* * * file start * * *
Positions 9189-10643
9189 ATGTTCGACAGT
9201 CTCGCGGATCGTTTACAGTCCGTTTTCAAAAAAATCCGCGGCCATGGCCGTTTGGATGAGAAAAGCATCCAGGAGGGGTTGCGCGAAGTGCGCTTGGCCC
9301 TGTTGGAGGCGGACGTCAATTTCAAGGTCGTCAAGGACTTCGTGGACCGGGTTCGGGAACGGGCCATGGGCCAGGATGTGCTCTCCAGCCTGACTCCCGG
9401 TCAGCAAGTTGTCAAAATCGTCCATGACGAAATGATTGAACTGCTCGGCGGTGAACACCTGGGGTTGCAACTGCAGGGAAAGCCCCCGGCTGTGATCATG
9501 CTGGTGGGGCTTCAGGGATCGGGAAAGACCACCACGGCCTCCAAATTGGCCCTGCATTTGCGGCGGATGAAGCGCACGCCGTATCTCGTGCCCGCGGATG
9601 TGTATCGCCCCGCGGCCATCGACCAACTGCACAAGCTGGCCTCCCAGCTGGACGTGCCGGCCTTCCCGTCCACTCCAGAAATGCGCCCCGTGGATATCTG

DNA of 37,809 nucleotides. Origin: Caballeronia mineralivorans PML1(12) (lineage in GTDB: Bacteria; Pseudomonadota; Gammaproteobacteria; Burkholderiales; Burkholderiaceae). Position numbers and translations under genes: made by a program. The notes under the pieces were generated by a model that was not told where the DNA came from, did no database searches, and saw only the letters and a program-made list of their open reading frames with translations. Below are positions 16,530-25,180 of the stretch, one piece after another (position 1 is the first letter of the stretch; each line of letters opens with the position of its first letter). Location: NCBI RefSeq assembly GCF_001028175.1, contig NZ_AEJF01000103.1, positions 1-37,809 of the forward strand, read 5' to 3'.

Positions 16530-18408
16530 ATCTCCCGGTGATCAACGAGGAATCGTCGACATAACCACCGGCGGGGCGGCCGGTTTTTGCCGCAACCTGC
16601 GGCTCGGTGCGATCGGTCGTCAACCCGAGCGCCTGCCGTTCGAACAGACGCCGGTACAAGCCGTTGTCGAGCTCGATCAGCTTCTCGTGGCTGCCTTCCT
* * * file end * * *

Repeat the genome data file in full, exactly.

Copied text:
Positions 9189-10643
9189 ATGTTCGACAGT
9201 CTCGCGGATCGTTTACAGTCCGTTTTCAAAAAAATCCGCGGCCATGGCCGTTTGGATGAGAAAAGCATCCAGGAGGGGTTGCGCGAAGTGCGCTTGGCCC
9301 TGTTGGAGGCGGACGTCAATTTCAAGGTCGTCAAGGACTTCGTGGACCGGGTTCGGGAACGGGCCATGGGCCAGGATGTGCTCTCCAGCCTGACTCCCGG
9401 TCAGCAAGTTGTCAAAATCGTCCATGACGAAATGATTGAACTGCTCGGCGGTGAACACCTGGGGTTGCAACTGCAGGGAAAGCCCCCGGCTGTGATCATG
9501 CTGGTGGGGCTTCAGGGATCGGGAAAGACCACCACGGCCTCCAAATTGGCCCTGCATTTGCGGCGGATGAAGCGCACGCCGTATCTCGTGCCCGCGGATG
9601 TGTATCGCCCCGCGGCCATCGACCAACTGCACAAGCTGGCCTCCCAGCTGGACGTGCCGGCCTTCCCGTCCACTCCAGAAATGCGCCCCGTGGATATCTG

DNA of 37,809 nucleotides. Origin: Caballeronia mineralivorans PML1(12) (lineage in GTDB: Bacteria; Pseudomonadota; Gammaproteobacteria; Burkholderiales; Burkholderiaceae). Position numbers and translations under genes: made by a program. The notes under the pieces were generated by a model that was not told where the DNA came from, did no database searches, and saw only the letters and a program-made list of their open reading frames with translations. Below are positions 16,530-25,180 of the stretch, one piece after another (position 1 is the first letter of the stretch; each line of letters opens with the position of its first letter). Location: NCBI RefSeq assembly GCF_001028175.1, contig NZ_AEJF01000103.1, positions 1-37,809 of the forward strand, read 5' to 3'.

Positions 16530-18408
16530 ATCTCCCGGTGATCAACGAGGAATCGTCGACATAACCACCGGCGGGGCGGCCGGTTTTTGCCGCAACCTGC
16601 GGCTCGGTGCGATCGGTCGTCAACCCGAGCGCCTGCCGTTCGAACAGACGCCGGTACAAGCCGTTGTCGAGCTCGATCAGCTTCTCGTGGCTGCCTTCCT